Cardboard Lexus Is Beautiful and Drivable (Slowly)

A London firm combines art, design and engineering for its coolest project yet. 

by Sam Blum
Lexus UK

It looks far more beautiful on the street than it would handling turns and navigating busy intersections, because this version of a Lexus IS Sedan is made from 1,700 sheets of cardboard.

Scales and Models of London, a boutique design firm based in — you guessed it — London, built the car at the request of Lexus, a carmaker that apparently needs the closest thing to an origami-rendering of a $37,000 sedan.

In all seriousb though, the first ever origami car, which was compiled by Ruben Marcos from Scales and Models of London, along with Daniel Ryan, from the company Laser Cut Works, is a surreal feat of craftsmanship. They took humdrum material in cardboard — which is really trash, when you think about it — and spent three months gluing 1000 layers of the material on top of a steel and aluminum frame, which conceals an electric engine.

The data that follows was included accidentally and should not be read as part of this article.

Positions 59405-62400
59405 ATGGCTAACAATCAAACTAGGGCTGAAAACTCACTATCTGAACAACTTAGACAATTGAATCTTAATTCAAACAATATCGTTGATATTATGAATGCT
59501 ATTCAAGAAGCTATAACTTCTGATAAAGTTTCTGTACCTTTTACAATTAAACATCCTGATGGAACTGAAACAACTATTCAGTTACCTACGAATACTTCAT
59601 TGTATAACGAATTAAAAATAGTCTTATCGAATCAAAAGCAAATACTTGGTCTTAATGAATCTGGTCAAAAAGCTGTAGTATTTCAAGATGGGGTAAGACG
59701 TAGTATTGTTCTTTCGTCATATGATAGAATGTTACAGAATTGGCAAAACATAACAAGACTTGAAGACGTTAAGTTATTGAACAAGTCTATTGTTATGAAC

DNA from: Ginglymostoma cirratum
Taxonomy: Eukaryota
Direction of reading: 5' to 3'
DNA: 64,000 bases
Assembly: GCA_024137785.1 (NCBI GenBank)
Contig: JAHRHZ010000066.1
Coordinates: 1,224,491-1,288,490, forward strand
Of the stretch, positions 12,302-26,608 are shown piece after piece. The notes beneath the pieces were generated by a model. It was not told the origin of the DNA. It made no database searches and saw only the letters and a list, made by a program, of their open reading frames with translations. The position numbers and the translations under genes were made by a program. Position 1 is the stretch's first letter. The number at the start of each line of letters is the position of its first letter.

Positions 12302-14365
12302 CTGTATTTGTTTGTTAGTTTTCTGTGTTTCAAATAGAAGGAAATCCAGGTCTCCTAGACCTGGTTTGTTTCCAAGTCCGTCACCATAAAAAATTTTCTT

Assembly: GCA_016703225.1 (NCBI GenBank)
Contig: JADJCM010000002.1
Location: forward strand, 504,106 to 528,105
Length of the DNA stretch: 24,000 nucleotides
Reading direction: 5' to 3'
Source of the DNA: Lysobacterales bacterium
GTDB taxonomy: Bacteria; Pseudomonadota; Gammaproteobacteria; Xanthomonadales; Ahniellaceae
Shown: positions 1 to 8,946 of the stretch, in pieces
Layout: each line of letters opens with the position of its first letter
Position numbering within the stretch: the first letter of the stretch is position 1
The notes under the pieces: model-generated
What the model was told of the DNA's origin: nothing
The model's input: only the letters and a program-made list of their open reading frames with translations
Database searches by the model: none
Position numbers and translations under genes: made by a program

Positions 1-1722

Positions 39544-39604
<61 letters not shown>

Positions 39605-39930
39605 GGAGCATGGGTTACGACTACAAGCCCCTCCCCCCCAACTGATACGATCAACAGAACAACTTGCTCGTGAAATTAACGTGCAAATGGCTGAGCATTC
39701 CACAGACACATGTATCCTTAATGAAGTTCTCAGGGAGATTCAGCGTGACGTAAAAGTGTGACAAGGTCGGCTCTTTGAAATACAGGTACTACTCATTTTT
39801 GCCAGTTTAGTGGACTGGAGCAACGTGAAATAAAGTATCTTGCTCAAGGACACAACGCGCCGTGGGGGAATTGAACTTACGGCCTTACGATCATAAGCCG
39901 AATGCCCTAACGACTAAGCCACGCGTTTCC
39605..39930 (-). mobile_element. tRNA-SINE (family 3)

The process is explained in full below.

The sharpness and vivid feel of the car’s interior design — which looks more like woven straw or wood than cardboard — was honed by Ryan, who trimmed sheets of the material using a laser.

It’s obvious that Lexus has no intention to make the rather rickety origami mobile street-legal, although it is kind of cool they’ve commissioned a work of art, if the car is supposed to be treated as such.

We’ve reached out to Marcos’ team at Scales and Models about the project to see what they make of the attention their car has gotten, and if they consider their project art, innovation, or both.

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